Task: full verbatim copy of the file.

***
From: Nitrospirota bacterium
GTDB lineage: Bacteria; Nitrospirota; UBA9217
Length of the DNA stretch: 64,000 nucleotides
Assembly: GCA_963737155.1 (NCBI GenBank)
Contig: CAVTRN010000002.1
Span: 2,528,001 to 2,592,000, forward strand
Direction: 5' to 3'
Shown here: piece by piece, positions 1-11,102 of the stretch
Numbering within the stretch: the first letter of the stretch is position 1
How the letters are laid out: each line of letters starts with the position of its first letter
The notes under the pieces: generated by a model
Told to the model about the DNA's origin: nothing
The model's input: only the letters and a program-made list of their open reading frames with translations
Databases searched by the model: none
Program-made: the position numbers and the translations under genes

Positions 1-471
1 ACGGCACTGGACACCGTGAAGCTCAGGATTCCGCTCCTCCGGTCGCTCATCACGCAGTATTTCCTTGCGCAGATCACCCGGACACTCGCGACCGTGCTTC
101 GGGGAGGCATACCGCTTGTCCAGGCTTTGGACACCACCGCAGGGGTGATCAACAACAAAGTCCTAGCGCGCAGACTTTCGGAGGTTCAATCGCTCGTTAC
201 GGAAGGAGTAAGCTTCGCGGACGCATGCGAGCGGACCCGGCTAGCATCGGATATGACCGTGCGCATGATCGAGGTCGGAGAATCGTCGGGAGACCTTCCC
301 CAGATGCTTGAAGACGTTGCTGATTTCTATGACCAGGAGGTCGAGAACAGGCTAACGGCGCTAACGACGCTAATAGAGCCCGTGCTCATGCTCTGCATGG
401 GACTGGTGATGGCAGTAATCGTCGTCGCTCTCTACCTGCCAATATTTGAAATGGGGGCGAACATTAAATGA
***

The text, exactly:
From: Nitrospirota bacterium
GTDB lineage: Bacteria; Nitrospirota; UBA9217
Length of the DNA stretch: 64,000 nucleotides
Assembly: GCA_963737155.1 (NCBI GenBank)
Contig: CAVTRN010000002.1
Span: 2,528,001 to 2,592,000, forward strand
Direction: 5' to 3'
Shown here: piece by piece, positions 1-11,102 of the stretch
Numbering within the stretch: the first letter of the stretch is position 1
How the letters are laid out: each line of letters starts with the position of its first letter
The notes under the pieces: generated by a model
Told to the model about the DNA's origin: nothing
The model's input: only the letters and a program-made list of their open reading frames with translations
Databases searched by the model: none
Program-made: the position numbers and the translations under genes

Positions 1-471
1 ACGGCACTGGACACCGTGAAGCTCAGGATTCCGCTCCTCCGGTCGCTCATCACGCAGTATTTCCTTGCGCAGATCACCCGGACACTCGCGACCGTGCTTC
101 GGGGAGGCATACCGCTTGTCCAGGCTTTGGACACCACCGCAGGGGTGATCAACAACAAAGTCCTAGCGCGCAGACTTTCGGAGGTTCAATCGCTCGTTAC
201 GGAAGGAGTAAGCTTCGCGGACGCATGCGAGCGGACCCGGCTAGCATCGGATATGACCGTGCGCATGATCGAGGTCGGAGAATCGTCGGGAGACCTTCCC
301 CAGATGCTTGAAGACGTTGCTGATTTCTATGACCAGGAGGTCGAGAACAGGCTAACGGCGCTAACGACGCTAATAGAGCCCGTGCTCATGCTCTGCATGG
401 GACTGGTGATGGCAGTAATCGTCGTCGCTCTCTACCTGCCAATATTTGAAATGGGGGCGAACATTAAATGA